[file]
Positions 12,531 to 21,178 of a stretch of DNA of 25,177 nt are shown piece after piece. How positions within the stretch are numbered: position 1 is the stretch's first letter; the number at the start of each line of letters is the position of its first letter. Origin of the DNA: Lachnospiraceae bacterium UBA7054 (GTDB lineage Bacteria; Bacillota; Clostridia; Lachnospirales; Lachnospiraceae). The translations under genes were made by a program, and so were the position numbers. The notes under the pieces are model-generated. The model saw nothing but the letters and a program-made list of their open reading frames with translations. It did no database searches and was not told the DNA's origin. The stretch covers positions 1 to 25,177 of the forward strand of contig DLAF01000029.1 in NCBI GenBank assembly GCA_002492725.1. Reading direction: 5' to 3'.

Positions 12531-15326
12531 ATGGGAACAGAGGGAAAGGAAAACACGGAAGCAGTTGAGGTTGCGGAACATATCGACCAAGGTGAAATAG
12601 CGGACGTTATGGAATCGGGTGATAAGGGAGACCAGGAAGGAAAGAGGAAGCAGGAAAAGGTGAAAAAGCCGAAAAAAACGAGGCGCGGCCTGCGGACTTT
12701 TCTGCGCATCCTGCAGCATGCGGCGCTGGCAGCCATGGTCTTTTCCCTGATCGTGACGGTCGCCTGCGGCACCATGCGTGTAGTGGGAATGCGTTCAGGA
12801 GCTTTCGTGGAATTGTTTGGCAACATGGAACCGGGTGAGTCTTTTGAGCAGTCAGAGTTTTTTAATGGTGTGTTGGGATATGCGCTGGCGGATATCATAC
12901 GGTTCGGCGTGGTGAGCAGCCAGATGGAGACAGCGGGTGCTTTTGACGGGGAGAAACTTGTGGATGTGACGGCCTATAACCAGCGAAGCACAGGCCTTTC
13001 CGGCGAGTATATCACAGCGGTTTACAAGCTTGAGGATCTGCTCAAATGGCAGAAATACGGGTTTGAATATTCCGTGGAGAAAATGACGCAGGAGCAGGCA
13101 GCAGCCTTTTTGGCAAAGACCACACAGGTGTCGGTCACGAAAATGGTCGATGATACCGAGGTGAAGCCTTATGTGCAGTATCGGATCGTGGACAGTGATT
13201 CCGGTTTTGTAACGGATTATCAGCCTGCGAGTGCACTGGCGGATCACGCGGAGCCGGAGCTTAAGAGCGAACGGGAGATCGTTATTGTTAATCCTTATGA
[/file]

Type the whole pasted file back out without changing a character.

Positions 12,531 to 21,178 of a stretch of DNA of 25,177 nt are shown piece after piece. How positions within the stretch are numbered: position 1 is the stretch's first letter; the number at the start of each line of letters is the position of its first letter. Origin of the DNA: Lachnospiraceae bacterium UBA7054 (GTDB lineage Bacteria; Bacillota; Clostridia; Lachnospirales; Lachnospiraceae). The translations under genes were made by a program, and so were the position numbers. The notes under the pieces are model-generated. The model saw nothing but the letters and a program-made list of their open reading frames with translations. It did no database searches and was not told the DNA's origin. The stretch covers positions 1 to 25,177 of the forward strand of contig DLAF01000029.1 in NCBI GenBank assembly GCA_002492725.1. Reading direction: 5' to 3'.

Positions 12531-15326
12531 ATGGGAACAGAGGGAAAGGAAAACACGGAAGCAGTTGAGGTTGCGGAACATATCGACCAAGGTGAAATAG
12601 CGGACGTTATGGAATCGGGTGATAAGGGAGACCAGGAAGGAAAGAGGAAGCAGGAAAAGGTGAAAAAGCCGAAAAAAACGAGGCGCGGCCTGCGGACTTT
12701 TCTGCGCATCCTGCAGCATGCGGCGCTGGCAGCCATGGTCTTTTCCCTGATCGTGACGGTCGCCTGCGGCACCATGCGTGTAGTGGGAATGCGTTCAGGA
12801 GCTTTCGTGGAATTGTTTGGCAACATGGAACCGGGTGAGTCTTTTGAGCAGTCAGAGTTTTTTAATGGTGTGTTGGGATATGCGCTGGCGGATATCATAC
12901 GGTTCGGCGTGGTGAGCAGCCAGATGGAGACAGCGGGTGCTTTTGACGGGGAGAAACTTGTGGATGTGACGGCCTATAACCAGCGAAGCACAGGCCTTTC
13001 CGGCGAGTATATCACAGCGGTTTACAAGCTTGAGGATCTGCTCAAATGGCAGAAATACGGGTTTGAATATTCCGTGGAGAAAATGACGCAGGAGCAGGCA
13101 GCAGCCTTTTTGGCAAAGACCACACAGGTGTCGGTCACGAAAATGGTCGATGATACCGAGGTGAAGCCTTATGTGCAGTATCGGATCGTGGACAGTGATT
13201 CCGGTTTTGTAACGGATTATCAGCCTGCGAGTGCACTGGCGGATCACGCGGAGCCGGAGCTTAAGAGCGAACGGGAGATCGTTATTGTTAATCCTTATGA